Back in May, Medical District Commission president Michael Boer tried to pacify a roomful of rowdy north endresidents concerned about an apparent land grab in their area. By July, he assured them, government funding would be secured to create a development plan for Springfield's state-designated medical district. Homeowners would be consulted, he said; new development would be frozen.
At an unusually brief meeting on Sept. 16 the commission said it remained penniless -- and powerless -- to guide development in the district, which is bounded by North Grand Avenue and 11th, Madison, and Walnut streets. Meanwhile, homeowners stayed on edge as houses continued to be razed and new construction begun within the district boundaries north of Carpenter Avenue.
"The uncertainty of things at this point is really frustrating," says Marilyn Piland, executive director of the Enos Park Neighborhood Improvement Association.
Such uncertainty came to an end on Wednesday when a representative for the governor's office announced that a $300,000 state grant had been awarded to the Medical District Commission of Illinois.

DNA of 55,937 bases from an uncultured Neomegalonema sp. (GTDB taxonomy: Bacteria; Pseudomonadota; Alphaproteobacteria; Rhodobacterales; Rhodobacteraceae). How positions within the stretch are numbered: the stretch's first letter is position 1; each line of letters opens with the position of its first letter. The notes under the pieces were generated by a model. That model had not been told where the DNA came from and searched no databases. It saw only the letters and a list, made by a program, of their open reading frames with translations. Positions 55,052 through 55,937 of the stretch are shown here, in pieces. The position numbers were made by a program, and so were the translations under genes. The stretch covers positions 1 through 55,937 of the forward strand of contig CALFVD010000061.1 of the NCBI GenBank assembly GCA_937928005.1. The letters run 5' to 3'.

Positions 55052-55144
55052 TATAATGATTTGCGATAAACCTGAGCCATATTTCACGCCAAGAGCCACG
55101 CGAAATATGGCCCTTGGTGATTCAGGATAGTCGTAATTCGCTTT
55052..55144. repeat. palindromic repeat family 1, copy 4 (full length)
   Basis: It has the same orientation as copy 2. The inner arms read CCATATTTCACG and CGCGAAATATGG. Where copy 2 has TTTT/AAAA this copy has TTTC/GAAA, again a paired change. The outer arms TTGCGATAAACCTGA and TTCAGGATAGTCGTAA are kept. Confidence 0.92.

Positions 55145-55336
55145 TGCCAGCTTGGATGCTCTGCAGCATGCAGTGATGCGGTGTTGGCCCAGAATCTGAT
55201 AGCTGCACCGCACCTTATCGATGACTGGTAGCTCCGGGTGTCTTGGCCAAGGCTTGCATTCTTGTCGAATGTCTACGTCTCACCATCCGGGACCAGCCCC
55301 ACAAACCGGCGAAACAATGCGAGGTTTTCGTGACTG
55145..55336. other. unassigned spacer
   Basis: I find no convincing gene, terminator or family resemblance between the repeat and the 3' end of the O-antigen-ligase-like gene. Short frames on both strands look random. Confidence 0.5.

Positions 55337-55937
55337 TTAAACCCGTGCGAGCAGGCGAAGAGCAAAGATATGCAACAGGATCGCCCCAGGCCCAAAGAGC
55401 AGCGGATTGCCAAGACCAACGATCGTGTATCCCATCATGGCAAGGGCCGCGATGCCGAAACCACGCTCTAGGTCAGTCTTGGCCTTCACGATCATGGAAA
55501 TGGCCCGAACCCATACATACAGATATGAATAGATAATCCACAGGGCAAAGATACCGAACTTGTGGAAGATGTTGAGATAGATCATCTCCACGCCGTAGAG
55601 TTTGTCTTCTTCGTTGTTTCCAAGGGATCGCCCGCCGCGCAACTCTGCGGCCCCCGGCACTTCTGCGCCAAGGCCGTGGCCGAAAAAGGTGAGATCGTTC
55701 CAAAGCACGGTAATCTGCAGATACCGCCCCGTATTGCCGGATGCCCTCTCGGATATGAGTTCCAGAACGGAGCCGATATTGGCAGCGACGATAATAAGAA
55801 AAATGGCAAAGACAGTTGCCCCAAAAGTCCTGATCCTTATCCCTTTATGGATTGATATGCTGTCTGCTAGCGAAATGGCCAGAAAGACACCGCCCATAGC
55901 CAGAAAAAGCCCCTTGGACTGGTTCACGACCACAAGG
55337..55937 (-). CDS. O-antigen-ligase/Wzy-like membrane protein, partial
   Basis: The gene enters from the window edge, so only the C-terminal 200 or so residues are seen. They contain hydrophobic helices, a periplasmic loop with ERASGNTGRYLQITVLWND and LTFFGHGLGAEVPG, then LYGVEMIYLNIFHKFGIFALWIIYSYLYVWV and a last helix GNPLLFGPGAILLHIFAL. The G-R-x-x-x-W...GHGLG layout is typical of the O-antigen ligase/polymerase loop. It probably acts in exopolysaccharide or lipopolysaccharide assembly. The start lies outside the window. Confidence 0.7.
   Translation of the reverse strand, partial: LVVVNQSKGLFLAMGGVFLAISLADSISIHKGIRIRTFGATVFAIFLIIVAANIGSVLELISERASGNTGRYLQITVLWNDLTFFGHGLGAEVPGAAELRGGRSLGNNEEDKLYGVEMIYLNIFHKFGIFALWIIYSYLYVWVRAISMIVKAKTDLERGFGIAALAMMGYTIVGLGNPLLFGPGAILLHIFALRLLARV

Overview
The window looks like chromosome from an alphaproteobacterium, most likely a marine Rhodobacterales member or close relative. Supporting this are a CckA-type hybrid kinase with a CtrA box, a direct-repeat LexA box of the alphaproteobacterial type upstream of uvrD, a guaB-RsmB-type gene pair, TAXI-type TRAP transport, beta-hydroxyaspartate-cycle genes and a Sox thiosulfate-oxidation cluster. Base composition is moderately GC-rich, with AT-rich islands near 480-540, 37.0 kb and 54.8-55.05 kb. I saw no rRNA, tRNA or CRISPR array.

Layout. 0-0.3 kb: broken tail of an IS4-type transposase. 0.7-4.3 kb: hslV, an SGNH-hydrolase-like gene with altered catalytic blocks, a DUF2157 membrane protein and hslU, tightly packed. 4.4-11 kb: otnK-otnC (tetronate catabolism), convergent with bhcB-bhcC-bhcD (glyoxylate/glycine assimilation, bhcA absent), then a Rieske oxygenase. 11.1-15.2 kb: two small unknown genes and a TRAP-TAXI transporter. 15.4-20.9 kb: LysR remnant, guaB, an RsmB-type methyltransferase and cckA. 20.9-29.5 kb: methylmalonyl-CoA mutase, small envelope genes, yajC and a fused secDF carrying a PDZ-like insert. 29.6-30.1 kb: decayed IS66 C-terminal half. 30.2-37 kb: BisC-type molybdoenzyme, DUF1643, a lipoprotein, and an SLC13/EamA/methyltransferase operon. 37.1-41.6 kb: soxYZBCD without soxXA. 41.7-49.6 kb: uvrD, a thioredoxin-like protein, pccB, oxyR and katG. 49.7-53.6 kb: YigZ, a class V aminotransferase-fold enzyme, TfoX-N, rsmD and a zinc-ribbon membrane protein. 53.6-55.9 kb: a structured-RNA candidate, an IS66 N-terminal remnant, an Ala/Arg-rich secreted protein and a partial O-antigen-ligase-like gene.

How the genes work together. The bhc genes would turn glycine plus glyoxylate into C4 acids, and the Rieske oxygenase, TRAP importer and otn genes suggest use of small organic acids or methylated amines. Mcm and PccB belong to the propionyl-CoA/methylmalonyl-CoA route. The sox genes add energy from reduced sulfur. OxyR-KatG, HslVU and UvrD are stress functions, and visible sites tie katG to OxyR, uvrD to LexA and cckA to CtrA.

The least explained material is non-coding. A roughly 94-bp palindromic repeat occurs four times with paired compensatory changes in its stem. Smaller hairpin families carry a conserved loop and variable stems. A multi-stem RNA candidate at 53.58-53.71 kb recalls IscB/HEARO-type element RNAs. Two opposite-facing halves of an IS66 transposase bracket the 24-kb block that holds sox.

Several elected officials were present for the announcement, including Mayor Tim Davlin and state Sen. Larry Bomke and state Rep. Raymond Poe, who sponsored the legislation that created the medical district in January 2003.
The funding -- roughly half of which will be used to create a master development plan for the medical district, the other half toward marketing the site -- comes from the governor's "Opportunity Returns" program. Boer says a consultant, through a competitive bidding process, will be hired by the end of the year to design the plan, which should be completed by next summer.
"We are eager to get going on this," he says.
In related news, Boer announced on Monday that he will resign as CEO of the Greater Springfield Chamber of Commerce to become president of a new local banking company. Davlin says this change in careers will not affect Boer's work in the medical district.